So....I'm a notorious snacker. When I have to sit still, I always feel the need to snack (perhaps it is my need to multi task?). So a key part to my detox is having lots of healthy snacks nearby. One of my favourite snacks is edamame.

You can pick up a bag of these delicious soybeans for about $2 (about 4 servings) in all Oriental grocery stores and a lot of normal grocery stores carry them as well. So not only are they affordable, but they are really healthy as well. They are high in fibre, protein and nutrients and if you want more info check out this site Nutrition Data.

1/4 lb frozen edamame
1 medium sized pot of boiling water
2 Tbsp of salt

1. Add salt to water in medium pot and bring to a vigorous boil.

2. Gently drop in frozen edamame. Cook until bright green, about 2 minutes.

3. Drain into a colander. Season with your favourite salt.

Afternoon snack! Seaweed and Sesame Seed Salted Edamame.

Detoxing with Bikram Yoga

So I've been detoxing for 3 weeks straight, with only a few hiccups along the way (ramen madness and dinner at a Brazilian Churrascaria). However, I realize that healthy eating is only one part of detoxing, so I've started going to Bikram Yoga. 

For those of you who are unfamiliar with Bikram Yoga, well it is yoga but in a really hot room (105F degrees and about 40% humidity). It's hot, it long (90 minute class), it's not cheap at about £15 per class (but there are usually introduction and monthly deals) - but it feels like maybe the best thing I've ever done for myself. 

The first class of Bikram yoga I did, I looked around and everyone was doing these crazy poses that my body could not do. At first I was disheartened but the yoga instructor said something that really resonated with me, "focus on your own body, listen to it and go as deep as your body allows. Yoga is a discipline, not a competition". As a super competitive person by nature, has been hard for me to do, but with practice, I think I am focusing more on myself and less on others, in class and in life. Oh and the best part is that going to yoga basically forces you to eat healthy, because the idea of sweating out fried chicken is not appealing. Besides after spending so much time working on your body, you are very careful about what you eat! Now, I still love all of the same food as before (foie gras, fried chicken etc), but I guess I'm more disciplined about it now.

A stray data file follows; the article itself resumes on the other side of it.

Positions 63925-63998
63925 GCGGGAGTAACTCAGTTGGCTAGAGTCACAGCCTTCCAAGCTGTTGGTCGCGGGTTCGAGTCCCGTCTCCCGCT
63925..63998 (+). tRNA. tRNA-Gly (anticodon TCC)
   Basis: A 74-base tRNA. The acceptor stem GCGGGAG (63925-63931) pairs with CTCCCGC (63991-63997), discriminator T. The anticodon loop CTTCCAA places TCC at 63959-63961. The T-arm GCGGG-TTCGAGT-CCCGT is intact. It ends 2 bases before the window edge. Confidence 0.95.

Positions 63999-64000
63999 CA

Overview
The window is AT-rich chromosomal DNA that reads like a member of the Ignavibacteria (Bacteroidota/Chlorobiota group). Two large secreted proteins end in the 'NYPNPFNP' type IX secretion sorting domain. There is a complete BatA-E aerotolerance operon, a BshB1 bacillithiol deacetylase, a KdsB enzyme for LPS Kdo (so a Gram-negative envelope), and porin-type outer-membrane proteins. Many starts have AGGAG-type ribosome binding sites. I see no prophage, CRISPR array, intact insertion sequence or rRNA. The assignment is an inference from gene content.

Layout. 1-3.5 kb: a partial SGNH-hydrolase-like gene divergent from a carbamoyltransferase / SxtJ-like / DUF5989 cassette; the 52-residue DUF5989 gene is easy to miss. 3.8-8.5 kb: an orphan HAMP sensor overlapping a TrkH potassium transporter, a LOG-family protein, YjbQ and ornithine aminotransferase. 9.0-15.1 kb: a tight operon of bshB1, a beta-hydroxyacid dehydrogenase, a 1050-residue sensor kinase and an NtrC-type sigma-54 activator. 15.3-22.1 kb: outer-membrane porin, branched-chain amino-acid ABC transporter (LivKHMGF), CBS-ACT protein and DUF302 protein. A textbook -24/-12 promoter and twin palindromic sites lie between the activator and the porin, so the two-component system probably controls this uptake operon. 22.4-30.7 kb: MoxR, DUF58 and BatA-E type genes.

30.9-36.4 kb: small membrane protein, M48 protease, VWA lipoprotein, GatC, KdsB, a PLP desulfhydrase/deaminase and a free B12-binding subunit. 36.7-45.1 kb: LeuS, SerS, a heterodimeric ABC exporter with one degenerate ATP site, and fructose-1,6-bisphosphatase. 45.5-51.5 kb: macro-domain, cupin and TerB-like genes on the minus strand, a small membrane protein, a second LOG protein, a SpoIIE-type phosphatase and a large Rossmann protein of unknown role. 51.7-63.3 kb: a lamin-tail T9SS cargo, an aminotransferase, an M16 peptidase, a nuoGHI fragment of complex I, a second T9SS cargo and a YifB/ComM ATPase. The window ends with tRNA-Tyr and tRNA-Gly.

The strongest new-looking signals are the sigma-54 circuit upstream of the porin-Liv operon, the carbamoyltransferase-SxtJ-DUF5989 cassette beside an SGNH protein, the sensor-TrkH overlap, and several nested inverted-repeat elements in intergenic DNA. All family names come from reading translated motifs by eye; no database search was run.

So if you are looking to try something new, give Bikram yoga a try and let me know how you find it!  

Pomegranate recipe contest

Hello again. Sorry for the hiatus in posting, I've been busy with housebites, but rest assured I'm still detoxing. I've even been hitting the bikram yoga studio to help de-foie gras my body! Promise to upload some new recipes this week.

But in the meantime, I have entered two of my recipes into a recipe contest on one of my favourite food blogs. So if you have a chance, click on the below links and keep your fingers crossed. Winners get their recipe published on the website and perhaps cookbook!



Moroccan Chicken anyone?

I've had this recipe in my repertoire for years, it has evolved over time but is one of those tried and tested recipes that whenever I am lacking inspiration or time I go to. This recipe can be turned into a quick dinner, if you use chicken breast, 40 minutes, seriously) or lazy dinner in a slow cooker. 

Moroccan Chicken (*adapted from epicurious); 4 servings

  • 1 Lemon or preserved lemon
  • 2 tablespoon olive oil
  • 1 large onion, halved, thinly sliced (ciseler)
  • 2 garlic cloves, minced finely
  • 1 tablespoon smoked paprika
  • 1 tablespoon turmeric 
  • 2 teaspoons ground cumin
  • 1 teaspoon ground cinnamon
  • 2 cups low-salt chicken broth
  • 4 pieces of chicken, thighs and legs or breasts
  • 1/2 cup green olives
  • salt and pepper

1. In a mortar and pestle or food processor, combine garlic, spices and 1 tbsp of olive oil, add 1 teaspoon of both salt and freshly ground pepper. Combine until it forms a paste. Slather on chicken making sure the chicken is evenly seasoned. Marinate for as long as possible, ideally overnight but at least 20 minutes.

2.  Heat a dutch oven or a large frying pan with olive oil, sear the chicken well on both sides   and then set aside.